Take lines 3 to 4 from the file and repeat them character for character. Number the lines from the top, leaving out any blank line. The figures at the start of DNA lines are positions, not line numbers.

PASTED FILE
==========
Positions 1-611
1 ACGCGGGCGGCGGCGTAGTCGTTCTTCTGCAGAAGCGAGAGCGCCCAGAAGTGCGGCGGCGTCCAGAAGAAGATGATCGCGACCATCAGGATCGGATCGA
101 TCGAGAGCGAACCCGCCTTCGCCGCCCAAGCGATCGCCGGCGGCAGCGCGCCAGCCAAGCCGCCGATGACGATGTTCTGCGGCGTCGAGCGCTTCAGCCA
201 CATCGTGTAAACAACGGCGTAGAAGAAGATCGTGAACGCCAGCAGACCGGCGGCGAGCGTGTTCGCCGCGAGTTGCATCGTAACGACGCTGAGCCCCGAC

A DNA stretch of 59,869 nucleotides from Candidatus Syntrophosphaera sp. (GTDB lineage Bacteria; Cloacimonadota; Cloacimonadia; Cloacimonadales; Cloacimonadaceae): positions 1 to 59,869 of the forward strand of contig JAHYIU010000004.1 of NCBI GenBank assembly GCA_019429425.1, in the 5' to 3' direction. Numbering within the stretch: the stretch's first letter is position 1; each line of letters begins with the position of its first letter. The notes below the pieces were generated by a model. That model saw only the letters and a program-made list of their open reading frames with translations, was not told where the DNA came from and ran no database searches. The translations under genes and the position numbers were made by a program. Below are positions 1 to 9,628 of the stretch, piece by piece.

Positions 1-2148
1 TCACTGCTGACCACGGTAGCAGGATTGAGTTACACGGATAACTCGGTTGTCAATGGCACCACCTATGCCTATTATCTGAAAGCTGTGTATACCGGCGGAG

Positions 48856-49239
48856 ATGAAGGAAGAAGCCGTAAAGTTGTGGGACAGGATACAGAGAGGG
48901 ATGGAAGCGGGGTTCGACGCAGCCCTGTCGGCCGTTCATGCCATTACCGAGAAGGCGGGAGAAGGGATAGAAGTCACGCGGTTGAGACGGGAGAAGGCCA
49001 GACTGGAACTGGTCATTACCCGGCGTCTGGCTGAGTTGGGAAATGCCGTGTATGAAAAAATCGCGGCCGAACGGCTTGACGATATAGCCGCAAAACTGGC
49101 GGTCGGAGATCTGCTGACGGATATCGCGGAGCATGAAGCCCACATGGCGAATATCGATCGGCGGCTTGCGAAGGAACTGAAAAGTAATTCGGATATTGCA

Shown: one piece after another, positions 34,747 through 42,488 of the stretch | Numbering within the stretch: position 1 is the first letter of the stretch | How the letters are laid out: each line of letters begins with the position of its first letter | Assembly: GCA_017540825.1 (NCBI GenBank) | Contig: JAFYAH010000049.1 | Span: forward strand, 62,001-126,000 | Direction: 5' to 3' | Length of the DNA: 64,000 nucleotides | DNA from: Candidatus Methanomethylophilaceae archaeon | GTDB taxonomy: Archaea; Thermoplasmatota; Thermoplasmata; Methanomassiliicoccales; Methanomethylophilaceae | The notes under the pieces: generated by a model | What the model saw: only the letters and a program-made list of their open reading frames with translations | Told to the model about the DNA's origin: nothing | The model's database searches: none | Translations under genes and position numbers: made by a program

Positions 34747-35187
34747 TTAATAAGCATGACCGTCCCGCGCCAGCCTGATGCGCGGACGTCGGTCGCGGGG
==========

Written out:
101 TCGAGAGCGAACCCGCCTTCGCCGCCCAAGCGATCGCCGGCGGCAGCGCGCCAGCCAAGCCGCCGATGACGATGTTCTGCGGCGTCGAGCGCTTCAGCCA
201 CATCGTGTAAACAACGGCGTAGAAGAAGATCGTGAACGCCAGCAGACCGGCGGCGAGCGTGTTCGCCGCGAGTTGCATCGTAACGACGCTGAGCCCCGAC